Sri Lanka bombings: Who is responsible? And did the government know an attack was coming?

Ryan W. Miller
The Islamic State claimed responsibility for bombings at churches and luxury hotels in Sri Lanka on Easter Sunday that killed 359 and injured 500.

At least 290 people, including four Americans, were killed in a string of suicide bombings carried out by a domestic militant group at churches and luxury hotels on Easter Sunday in Sri Lanka, government officials said Monday.

All seven suicide bombers were Sri Lankan citizens and from the radical Muslim group National Thowfeek Jamaath, but officials suspect foreign links, Health Minister Rajitha Senaratne told reporters.

The attack, which also injured more than 500 people, was the deadliest violence in Sri Lanka, the South Asian island nation, since its civil war ended a decade ago, police spokesperson Ruwan Gunasekara said.

Here's what we know now:

What happened?

Six nearly simultaneous explosions hit three hotels and three churches as worshippers gathered for Easter services in the cities of Colombo, Negombo and Batticaloa.

Hours later, there were two more blasts, one at a guesthouse that killed two people and another near an overpass in the area of Dematagoda on the outskirts of the capital of Colombo, according to a Sri Lankan military spokesman, Brig. Sumith Atapattu.

Authorities say three police officers were also killed when suspects at a safe house detonated explosives.

Ariyananda Welianga, a government forensic crime investigator, said all the attacks were carried out by a single bomber, with two at Colombo’s Shangri-La Hotel.

“People were being dragged out,” said Bhanuka Harischandra of Colombo, a 24-year-old founder of a tech marketing company who was going to the city’s Shangri-La Hotel for a meeting when it was bombed. “People didn’t know what was going on. It was panic mode.”

He added: “There was blood everywhere.”

Police found more bombs Monday, some exploded

A van parked outside one of the churches that was bombed exploded Monday, but no one was injured.

Police found three bombs on the van that had been parked outside since Sunday. They were trying to defuse the bombs when the van was detonated. 

Officials also say they've found 87 bomb detonators in Colombo. Twelve were found at the city's main bus depot and 75 more at a garbage dump in the area. 

President Maithripala Sirisena said late Monday that he had given the military war-time powers to arrest suspects.

Who is dead?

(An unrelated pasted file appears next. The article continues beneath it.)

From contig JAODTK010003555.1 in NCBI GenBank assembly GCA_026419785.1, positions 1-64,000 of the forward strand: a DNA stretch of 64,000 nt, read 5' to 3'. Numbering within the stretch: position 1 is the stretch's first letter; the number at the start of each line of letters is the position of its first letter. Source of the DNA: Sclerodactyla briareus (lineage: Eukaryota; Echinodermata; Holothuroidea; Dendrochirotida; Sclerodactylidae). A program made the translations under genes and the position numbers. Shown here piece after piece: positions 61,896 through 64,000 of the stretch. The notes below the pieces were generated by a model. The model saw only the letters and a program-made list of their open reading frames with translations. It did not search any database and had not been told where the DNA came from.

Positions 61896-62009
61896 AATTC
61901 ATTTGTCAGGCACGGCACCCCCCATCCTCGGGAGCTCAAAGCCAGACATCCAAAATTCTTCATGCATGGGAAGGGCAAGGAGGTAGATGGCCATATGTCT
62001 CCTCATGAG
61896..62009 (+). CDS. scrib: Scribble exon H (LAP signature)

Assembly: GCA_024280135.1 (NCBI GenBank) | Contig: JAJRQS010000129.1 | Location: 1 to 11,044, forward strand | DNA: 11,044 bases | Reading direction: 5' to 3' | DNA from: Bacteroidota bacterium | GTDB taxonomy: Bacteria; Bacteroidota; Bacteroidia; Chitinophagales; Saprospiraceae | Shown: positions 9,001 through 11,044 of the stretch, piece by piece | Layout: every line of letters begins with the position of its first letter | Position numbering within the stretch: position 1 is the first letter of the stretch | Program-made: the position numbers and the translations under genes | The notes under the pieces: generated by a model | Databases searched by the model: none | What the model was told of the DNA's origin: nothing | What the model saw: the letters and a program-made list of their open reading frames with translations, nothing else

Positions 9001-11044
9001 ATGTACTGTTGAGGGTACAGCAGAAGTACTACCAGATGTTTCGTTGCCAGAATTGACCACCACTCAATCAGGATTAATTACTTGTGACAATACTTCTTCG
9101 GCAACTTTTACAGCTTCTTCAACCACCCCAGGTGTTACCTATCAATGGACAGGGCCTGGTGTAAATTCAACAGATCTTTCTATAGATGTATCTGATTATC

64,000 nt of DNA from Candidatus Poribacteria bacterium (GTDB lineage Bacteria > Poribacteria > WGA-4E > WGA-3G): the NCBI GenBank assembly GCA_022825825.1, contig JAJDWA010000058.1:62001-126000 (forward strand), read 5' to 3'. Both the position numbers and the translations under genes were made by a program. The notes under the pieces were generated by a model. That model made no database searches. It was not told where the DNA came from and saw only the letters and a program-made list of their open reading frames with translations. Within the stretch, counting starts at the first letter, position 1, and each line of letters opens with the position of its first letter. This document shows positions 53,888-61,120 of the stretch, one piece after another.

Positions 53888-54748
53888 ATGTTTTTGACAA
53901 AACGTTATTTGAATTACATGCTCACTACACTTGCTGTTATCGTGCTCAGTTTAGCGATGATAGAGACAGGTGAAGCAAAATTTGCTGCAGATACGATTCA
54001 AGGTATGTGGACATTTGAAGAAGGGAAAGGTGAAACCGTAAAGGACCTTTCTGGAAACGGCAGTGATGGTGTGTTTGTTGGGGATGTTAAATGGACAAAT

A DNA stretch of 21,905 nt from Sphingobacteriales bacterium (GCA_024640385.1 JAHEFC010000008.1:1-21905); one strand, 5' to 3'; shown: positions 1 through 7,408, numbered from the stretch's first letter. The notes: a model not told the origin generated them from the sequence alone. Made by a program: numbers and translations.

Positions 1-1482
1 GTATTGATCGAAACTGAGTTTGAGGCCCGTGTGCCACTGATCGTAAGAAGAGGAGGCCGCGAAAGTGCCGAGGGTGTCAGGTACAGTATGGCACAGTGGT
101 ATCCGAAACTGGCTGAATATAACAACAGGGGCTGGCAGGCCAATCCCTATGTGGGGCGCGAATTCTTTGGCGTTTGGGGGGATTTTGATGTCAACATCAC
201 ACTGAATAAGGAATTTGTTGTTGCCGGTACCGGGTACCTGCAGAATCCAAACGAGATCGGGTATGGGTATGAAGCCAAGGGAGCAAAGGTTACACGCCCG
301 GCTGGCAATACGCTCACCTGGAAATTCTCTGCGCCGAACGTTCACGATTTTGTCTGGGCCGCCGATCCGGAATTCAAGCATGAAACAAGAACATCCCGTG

Most of the 290 people killed in the attacks were Sri Lankans.

At least 30 foreign tourists were killed and 28 were wounded, government officials said, with the fatality figures ranging from 31 to 39. The U.S. State Department said at least four Americans were among the dead and several more were seriously injured.

Dieter Kowalski, 40, a Wisconsin native living in Colorado, was among the Americans killed, his employer, education company Pearson, confirmed Monday.

And officials at Sidwell Friends, the Washington-area private school where former President Obama's daughter Sasha is a senior, confirmed the death of one of its students in an email to parents.

The Washington Post reported the fifth-grade boy, Kieran Shafritz de Zoysa, had been on leave for the last year in Sri Lanka.

Victims from the United Kingdom, India, Denmark, Australia, China, Japan, Spain and Portugal were also confirmed.

Who is responsible?

Officials say the local militant group National Thowfeek Jamaath carried out the attacks.

At least 24 people were in custody for questioning Monday and there were seven confirmed suicide bombers, authorities said. However, no group has claimed responsibility.

Officials also believe the group was working as part of a larger international network.

Did Sri Lanka know an attack was coming?

Sri Lankan government officials have said there was some indication an attack could occur.

International intelligence agencies began warning the country's officials on April 4, and on April 9 the defense ministry included the group's name in a warning to the police chief, Senaratne said. An April 11 report also warned of an attack, Senaratne said.

"We placed our hands on our heads when we came to know that these deaths could have been avoided," said Cardinal Malcolm Ranjith, the archbishop of Colombo.

How is the US responding?

U.S. Secretary of State Mike Pompeo condemned the attacks in a statement.

"Attacks on innocent people gathering in a place of worship or enjoying a holiday meal are affronts to the universal values and freedoms that we hold dear, and demonstrate yet again the brutal nature of radical terrorists whose sole aim is to threaten peace and security," he said.

The State Department also issued a travel advisory Sunday to "exercise increased caution in Sri Lanka due to terrorism."

President Donald Trump tweeted his condolences to the victims Sunday morning, initially stating that the explosions killed "at least 138 million people." The inaccurate tweet stayed up for about 20 minutes before it was deleted, and a new statement was issued with the same pledge to help and the accurate number of fatalities.  

Where is Sri Lanka?

The island nation of about 21 million people is just off the southern tip of India.

It has been relatively peaceful since a 16-year civil war ended in 2009, though its various factions continued to jostle for power.

The majority are Sinhalese, mostly Buddhist. The minority Tamil are Hindu, Muslim and Christian. Christians, targeted in Sunday's attacks, have a lower profile than some of the other factions.

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Contributing: Kirk Bado and Chris Woodyard, USA TODAY; The Associated Press

This article originally appeared on USA TODAY: Sri Lanka bombings: Who is responsible? And did the government know an attack was coming?